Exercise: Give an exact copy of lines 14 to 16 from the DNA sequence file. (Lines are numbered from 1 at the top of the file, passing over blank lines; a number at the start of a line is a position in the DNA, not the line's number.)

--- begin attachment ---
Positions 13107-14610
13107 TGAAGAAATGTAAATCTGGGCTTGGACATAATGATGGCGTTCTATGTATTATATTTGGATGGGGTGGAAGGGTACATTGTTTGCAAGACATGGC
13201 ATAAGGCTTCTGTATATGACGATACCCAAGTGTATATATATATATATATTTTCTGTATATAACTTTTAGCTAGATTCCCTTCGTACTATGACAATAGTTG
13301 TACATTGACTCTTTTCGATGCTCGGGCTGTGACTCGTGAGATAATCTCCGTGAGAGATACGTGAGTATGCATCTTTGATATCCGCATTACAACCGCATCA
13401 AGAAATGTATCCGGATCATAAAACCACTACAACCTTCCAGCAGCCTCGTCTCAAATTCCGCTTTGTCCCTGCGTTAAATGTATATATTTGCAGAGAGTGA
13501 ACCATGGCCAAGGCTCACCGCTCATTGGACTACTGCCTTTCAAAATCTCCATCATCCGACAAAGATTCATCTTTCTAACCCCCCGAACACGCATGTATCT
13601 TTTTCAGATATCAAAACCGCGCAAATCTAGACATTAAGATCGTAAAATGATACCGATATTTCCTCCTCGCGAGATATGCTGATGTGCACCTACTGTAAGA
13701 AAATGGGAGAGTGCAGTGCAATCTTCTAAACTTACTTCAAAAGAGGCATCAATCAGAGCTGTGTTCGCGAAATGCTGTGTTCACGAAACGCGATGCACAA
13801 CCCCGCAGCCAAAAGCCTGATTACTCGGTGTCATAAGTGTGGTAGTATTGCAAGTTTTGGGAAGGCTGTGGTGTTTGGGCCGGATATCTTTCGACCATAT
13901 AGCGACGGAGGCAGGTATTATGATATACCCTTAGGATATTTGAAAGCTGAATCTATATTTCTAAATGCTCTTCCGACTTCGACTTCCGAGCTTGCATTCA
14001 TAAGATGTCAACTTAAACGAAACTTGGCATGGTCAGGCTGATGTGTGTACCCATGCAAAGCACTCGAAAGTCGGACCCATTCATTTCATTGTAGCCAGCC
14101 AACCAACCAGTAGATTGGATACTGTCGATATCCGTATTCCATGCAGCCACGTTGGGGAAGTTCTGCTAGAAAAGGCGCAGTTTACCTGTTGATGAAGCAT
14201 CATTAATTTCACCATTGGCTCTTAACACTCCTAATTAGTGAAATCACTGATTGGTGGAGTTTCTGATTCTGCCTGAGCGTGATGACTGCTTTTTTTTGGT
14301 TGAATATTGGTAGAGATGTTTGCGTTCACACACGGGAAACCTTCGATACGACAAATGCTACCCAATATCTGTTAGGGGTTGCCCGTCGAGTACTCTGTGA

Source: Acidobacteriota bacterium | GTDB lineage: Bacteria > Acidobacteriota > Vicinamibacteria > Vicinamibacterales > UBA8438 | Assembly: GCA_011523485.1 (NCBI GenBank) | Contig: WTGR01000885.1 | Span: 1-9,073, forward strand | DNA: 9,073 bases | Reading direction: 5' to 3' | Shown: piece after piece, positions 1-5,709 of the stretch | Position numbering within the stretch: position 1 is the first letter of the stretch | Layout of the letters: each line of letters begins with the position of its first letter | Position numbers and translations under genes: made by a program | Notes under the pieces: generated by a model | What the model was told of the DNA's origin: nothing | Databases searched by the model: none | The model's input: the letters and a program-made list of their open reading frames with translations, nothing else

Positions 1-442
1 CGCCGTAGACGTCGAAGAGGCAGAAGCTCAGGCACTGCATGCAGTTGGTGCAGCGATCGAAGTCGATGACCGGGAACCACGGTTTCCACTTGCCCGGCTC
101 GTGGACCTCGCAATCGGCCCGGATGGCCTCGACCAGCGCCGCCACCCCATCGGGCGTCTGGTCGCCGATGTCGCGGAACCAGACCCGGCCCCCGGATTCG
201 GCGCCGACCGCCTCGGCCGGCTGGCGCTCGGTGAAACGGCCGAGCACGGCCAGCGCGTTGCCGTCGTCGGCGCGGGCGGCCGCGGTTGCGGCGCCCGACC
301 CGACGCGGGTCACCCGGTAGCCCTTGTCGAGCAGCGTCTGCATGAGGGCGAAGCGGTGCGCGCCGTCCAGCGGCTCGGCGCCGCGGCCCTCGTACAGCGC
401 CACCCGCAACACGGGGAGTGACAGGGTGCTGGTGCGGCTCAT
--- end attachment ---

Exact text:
14301 TGAATATTGGTAGAGATGTTTGCGTTCACACACGGGAAACCTTCGATACGACAAATGCTACCCAATATCTGTTAGGGGTTGCCCGTCGAGTACTCTGTGA

Source: Acidobacteriota bacterium | GTDB lineage: Bacteria > Acidobacteriota > Vicinamibacteria > Vicinamibacterales > UBA8438 | Assembly: GCA_011523485.1 (NCBI GenBank) | Contig: WTGR01000885.1 | Span: 1-9,073, forward strand | DNA: 9,073 bases | Reading direction: 5' to 3' | Shown: piece after piece, positions 1-5,709 of the stretch | Position numbering within the stretch: position 1 is the first letter of the stretch | Layout of the letters: each line of letters begins with the position of its first letter | Position numbers and translations under genes: made by a program | Notes under the pieces: generated by a model | What the model was told of the DNA's origin: nothing | Databases searched by the model: none | The model's input: the letters and a program-made list of their open reading frames with translations, nothing else

Positions 1-442